• Change your hours. Midnight seems to be the cutoff for the fireworks crowd. While people whose jobs require them to start at 0600 or 0700 won't cure the problem with a one-hour time shift, they will experience less of an effect. People who start work at 0900 can eliminate all effects by starting half an hour later. Talk with your boss about a temporary hours shift, so that you can do a full 8 hrs work rather than cranking out 3 hrs worth while you drag your butt waiting for some badly needed sleep. The financial case is there. If your boss is more fixated on clock time than output, so be it. Maybe you can take a long lunch and catch a nap at home, mid-day.


4. Finance tip

The single largest expense you face is taxation. This expense is more than what you pay for food, clothing, and shelter combined. The most recognized component of this tax is the Federal Income Tax. But, the fed actually has several forms of income tax and some of these are levied by bureaucratic fiat rather than by law.

Politicians keep spending our money to get re-elected, then raising our taxes to pay for it. This is really an interesting business model. I am amazed that people willingly put up with it. The result of this nonsense is a tax system that, in itself, is an enormous burden. But, we also have burdens of compliance and bookkeeping that are staggering. In addition, we have the fact that this tax system has enabled a vast criminal enterprise within the IRS. This is a group whose employees, a couple of years ago, stole 4300 computers from its offices. What does that tell you about their trustworthiness?

Well, here's your tip. Do what you can to end this complex system of excess taxation and the racketeering that it has enabled. In the USA, a group called Americans for Fair Taxation seems to have a very good approach. Keep in mind, these are not tax protestors. These are people who simply want a taxation system that works. What we have right now is too politicized, too expensive, and too absurd. Citizens of other countries should look for similar groups. If we can get our so-called governments to actually govern rather than rob us blind to fuel the job security program of "elected" officials, we will vastly improve our quality of life.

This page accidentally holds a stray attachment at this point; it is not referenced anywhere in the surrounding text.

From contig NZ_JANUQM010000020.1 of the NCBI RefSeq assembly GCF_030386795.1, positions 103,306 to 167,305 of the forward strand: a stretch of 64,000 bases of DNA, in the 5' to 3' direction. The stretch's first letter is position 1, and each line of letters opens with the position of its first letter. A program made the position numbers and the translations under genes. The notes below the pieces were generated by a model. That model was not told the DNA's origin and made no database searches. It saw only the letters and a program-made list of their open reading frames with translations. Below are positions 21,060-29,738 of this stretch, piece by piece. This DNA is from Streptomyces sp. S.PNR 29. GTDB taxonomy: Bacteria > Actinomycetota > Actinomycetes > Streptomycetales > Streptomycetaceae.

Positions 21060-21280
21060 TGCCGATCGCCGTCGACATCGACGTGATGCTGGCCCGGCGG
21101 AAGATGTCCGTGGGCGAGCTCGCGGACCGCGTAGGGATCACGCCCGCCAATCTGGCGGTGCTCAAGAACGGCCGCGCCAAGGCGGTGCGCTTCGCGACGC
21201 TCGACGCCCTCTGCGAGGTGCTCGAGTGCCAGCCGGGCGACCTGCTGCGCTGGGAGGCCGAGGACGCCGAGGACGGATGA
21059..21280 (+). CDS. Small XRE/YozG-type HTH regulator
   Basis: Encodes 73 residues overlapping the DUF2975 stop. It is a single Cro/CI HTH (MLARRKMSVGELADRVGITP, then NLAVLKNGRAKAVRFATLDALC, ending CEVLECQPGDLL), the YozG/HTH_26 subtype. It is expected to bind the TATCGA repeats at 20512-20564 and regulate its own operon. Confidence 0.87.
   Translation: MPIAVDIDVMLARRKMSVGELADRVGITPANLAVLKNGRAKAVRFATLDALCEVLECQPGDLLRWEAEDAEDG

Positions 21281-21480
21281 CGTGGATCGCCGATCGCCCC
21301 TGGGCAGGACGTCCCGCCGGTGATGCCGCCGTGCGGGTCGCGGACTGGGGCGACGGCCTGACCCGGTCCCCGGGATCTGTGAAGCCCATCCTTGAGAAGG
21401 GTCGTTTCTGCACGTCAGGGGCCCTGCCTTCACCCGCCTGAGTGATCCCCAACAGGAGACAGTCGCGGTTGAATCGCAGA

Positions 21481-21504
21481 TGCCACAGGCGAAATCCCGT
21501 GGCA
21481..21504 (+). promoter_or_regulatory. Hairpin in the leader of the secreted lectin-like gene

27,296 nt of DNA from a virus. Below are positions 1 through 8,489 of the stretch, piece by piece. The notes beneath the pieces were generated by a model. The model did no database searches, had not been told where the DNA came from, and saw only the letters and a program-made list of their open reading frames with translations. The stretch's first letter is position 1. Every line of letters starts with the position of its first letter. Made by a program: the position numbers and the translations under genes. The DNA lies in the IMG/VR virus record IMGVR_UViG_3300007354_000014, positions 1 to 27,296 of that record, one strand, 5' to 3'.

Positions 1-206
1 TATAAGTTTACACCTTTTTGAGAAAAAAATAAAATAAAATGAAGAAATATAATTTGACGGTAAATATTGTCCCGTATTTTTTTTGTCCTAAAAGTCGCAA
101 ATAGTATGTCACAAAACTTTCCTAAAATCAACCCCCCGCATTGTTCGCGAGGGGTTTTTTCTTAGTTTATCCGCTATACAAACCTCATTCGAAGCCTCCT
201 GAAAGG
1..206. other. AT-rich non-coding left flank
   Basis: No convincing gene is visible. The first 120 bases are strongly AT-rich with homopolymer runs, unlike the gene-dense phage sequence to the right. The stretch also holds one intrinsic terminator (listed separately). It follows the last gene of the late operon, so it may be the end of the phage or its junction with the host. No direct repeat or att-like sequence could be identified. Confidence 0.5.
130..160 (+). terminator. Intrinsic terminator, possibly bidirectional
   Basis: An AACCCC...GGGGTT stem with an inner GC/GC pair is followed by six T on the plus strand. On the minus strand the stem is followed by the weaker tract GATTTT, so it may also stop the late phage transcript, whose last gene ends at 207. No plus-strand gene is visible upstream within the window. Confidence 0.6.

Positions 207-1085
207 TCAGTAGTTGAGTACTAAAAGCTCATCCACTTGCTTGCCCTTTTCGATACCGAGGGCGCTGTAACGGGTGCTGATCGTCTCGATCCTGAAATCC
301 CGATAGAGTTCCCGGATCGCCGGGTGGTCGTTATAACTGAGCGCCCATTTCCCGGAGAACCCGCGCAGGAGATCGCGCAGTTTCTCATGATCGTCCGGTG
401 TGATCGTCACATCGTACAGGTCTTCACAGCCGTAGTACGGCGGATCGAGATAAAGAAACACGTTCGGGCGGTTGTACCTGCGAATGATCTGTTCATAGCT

5. Security tip

If someone calls you asking you to verify your credit card charges, this could be a legitimate call from the security department of your credit card provider. Then again, it could be a scam to obtain information from you. That's information that can be used in an identity-theft based crime.

I recently spoke with federal, state, and local law enforcement officials about this issue. Here is the advice they gave:

  • Don't provide any information, period. These people called you. Unless your Caller ID shows they are really from your credit card company, don't talk with them about your credit card.
  • Your credit card has a toll-free number on the back. Yes, it's a pain in the butt to go through their automated menus, but eventually you can get to the fraud department of your credit card provider. That is the department that would be conducting the purchase verification.
  • If you have an answering machine that gives your first and last name, change your greeting. Sometimes, all someone needs to do is verify your name and phone number match. They can then use this information, along with other information, to perpetrate credit card fraud. Which can cost you dearly, for years.

What law enforcement officials were not allowed to say on record is that much of the credit card information comes from government agencies. They are trying to crack down on the abuse, but it's almost impossible. IRS employees are notorious for re-selling your private information. You are required by law to give this information, and there's nothing you can do about the illegal selling of it.